Cases involving parents with learning difficulties – the correct approach

Children – Public Law

01 April 2016

In Re D (A Child) (No 3) [2016] EWFC 1  Munby P has set out the key principles that are to be considered when dealing with cases involving parents with learning difficulties.

The capacity of both parents to care for their child D was affected by their respective learning difficulties.  D’s needs were also assessed as more significant than usual as a result of his own learning difficulties.

Munby P endorsed not only the words of Hedley J in Re L (Care: Threshold Criteria) [2007] 1 FLR 2050 that “society must be willing to tolerate very diverse standards of parenting, including the eccentric, the barely adequate and the inconsistent….it is not the provenance of the state to spare children all the consequences of defective parenting.  In any event, it simply could not be done.” but also those found in Y v United Kingdom (2012) 55 EHRR 33, [2012] 2 FLR 332 para 134 that “family ties may only be severed in very exceptional circumstances and…everything must be done to preserve personal relations and, where appropriate, to “rebuild” the family.  It is not enough to show that a child could be placed in a more beneficial environment for his upbringing.  However, where the maintenance of family ties would harm the child’s health and development, a parent is not entitled under article 8 to insist that such ties be maintained”

Munby P then went on to highlight the “profoundly important” observations of Gillen J in Re G and A (Care Order: Freeing Order: Parents with a Learning Disability) [2006] NIFam 8 and set out the 8 numbered paragraphs contained in Gillen J’s judgment in an annex to his own Judgment.

Gillen J’s “powerful words” that Munby P has commended “to every family judge, to every local authority and to every family justice professional in this jurisdiction” [28] set out the issues to be taken into account by courts when determining cases involving parents with learning disabilities and particularly so where they parent children who also have a learning disability.

They are summarised below:

  1. The Courts need to be aware of the reports such as that from the Baring Foundation which refers to the national policy in England and Scotland committing government to “supporting parents with learning disabilities in order to help them, wherever possible, to ensure their children gain maximum life chance benefits”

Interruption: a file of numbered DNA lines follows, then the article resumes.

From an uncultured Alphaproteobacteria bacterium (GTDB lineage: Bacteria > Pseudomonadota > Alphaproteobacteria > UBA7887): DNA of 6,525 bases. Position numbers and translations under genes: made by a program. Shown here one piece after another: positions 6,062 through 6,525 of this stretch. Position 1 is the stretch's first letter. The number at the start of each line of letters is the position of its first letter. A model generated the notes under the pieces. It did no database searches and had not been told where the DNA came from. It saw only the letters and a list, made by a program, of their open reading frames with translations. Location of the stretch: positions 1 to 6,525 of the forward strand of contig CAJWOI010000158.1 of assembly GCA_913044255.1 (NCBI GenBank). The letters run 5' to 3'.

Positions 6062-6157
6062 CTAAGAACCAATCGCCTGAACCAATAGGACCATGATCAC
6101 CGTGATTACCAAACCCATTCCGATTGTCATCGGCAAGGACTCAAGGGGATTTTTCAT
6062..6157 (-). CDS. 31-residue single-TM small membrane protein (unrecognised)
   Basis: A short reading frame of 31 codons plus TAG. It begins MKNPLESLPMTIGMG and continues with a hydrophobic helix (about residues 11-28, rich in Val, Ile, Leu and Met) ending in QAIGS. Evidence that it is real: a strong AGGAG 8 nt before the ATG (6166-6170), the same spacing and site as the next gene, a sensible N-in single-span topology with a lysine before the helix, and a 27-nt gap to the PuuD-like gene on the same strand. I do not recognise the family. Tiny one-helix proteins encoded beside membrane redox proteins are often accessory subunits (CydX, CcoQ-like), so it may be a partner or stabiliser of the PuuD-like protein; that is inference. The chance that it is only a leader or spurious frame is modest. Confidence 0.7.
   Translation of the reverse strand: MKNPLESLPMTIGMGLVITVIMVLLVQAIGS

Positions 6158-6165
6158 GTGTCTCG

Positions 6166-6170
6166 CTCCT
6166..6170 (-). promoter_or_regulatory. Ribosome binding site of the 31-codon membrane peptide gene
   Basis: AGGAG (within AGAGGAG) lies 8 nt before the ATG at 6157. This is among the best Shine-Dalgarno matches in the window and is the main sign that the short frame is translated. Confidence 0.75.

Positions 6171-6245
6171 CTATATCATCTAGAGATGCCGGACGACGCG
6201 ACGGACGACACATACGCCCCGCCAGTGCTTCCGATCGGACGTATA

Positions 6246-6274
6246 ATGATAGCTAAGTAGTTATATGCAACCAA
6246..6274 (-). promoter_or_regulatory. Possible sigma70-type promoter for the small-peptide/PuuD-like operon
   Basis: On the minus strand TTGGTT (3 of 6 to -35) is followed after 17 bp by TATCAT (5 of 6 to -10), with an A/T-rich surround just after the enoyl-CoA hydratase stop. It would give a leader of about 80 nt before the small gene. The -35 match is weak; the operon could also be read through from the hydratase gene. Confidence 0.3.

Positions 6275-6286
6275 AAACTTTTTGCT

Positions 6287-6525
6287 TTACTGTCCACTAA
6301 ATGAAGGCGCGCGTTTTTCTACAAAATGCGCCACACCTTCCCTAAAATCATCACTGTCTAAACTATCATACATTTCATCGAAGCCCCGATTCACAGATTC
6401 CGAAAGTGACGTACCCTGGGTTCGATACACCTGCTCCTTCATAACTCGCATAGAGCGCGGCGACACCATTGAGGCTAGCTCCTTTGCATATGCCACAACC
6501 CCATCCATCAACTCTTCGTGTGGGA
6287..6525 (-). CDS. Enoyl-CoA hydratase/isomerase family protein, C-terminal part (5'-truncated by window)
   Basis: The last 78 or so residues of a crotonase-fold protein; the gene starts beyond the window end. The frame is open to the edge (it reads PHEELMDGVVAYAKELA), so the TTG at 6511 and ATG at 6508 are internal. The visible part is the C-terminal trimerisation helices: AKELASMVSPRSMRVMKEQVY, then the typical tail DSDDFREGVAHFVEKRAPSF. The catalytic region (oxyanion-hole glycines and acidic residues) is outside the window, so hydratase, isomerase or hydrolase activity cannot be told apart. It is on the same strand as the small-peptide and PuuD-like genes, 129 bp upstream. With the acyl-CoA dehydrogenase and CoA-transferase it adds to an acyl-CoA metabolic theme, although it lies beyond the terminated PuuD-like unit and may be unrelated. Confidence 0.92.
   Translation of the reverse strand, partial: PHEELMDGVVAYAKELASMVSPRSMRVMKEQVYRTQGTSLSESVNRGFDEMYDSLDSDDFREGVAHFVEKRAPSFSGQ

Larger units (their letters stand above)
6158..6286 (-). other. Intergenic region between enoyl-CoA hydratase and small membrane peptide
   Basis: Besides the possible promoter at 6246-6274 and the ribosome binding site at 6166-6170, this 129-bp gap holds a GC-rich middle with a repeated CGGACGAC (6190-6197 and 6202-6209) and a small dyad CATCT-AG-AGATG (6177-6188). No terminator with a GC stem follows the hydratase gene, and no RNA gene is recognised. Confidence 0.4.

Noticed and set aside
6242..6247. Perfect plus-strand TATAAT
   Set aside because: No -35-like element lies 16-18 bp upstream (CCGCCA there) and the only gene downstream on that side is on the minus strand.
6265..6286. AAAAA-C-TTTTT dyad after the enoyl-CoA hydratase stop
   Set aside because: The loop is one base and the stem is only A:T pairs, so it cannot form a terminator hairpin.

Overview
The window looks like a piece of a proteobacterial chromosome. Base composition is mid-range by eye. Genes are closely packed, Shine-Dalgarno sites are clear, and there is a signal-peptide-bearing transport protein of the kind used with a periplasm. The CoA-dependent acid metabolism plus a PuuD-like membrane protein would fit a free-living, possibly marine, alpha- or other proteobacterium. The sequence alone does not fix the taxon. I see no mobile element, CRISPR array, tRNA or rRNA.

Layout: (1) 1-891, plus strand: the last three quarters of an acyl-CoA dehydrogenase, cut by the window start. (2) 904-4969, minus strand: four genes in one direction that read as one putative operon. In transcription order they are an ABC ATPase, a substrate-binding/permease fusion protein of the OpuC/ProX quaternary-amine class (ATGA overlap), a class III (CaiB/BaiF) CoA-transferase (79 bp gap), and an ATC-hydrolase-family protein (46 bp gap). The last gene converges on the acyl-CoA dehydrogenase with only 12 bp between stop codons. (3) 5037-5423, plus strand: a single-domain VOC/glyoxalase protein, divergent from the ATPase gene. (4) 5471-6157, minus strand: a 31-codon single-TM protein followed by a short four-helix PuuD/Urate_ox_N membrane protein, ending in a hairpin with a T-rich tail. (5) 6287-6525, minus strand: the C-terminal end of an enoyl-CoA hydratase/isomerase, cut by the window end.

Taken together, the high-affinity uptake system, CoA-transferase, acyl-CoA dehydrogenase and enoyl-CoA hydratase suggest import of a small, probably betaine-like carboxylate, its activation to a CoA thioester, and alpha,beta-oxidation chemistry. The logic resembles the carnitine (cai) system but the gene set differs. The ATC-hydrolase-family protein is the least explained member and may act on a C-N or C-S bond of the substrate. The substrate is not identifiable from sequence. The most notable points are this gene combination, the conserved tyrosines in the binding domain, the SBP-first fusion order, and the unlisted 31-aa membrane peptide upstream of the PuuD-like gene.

2. Government policy emphasises the importance of people with a learning disability being supported to fully engage and play a role in civic society and their ability to exercise their rights and responsibilities needs to be strengthened.  Courts must take all steps possible to ensure that people with a learning disability are able to actively participate in decisions affecting their lives.
  3. Courts should approach these cases with a recognition of the possible barriers to appropriate support being provided to parents with learning difficulties that might be displayed by some Trusts or services.  The   Baring Foundation report provides this cautionary warning:“  For example, it was felt that some staff in services whose primary focus was not learning difficulties (e.g.. In children and family teams) did not fully understand the impact of having learning difficulties on individual parents’ lives; had fixed ideas about what would happen to the children of parents with learning difficulties and wanted an outcome that did not involve any risks (which might mean them being placed away from their family); expected parents with learning difficulties to be “perfect parents” and had extremely high expectations of them.  Different professionals often had different concepts of parenting against which parents were assessed.  Parents’ disengagement with services, because they felt that staff had a negative view of them and “wanted to take their children away” was also an issue, as were referrals to support services which were too late to be of optimum use to the family – often because workers lacked awareness of parents’ learning difficulties or because parents had not previously been known to services”.
  4. Parents with learning difficulties can often be “good enough” parents when provided with the ongoing emotional and practical support they need.  The concept of “parenting with support” must underpin the way in which the courts and professionals approach wherever possible parents with learning difficulties.  The competencies of parents with learning difficulties must not be judged against stricter criteria or harsher standards than other parents.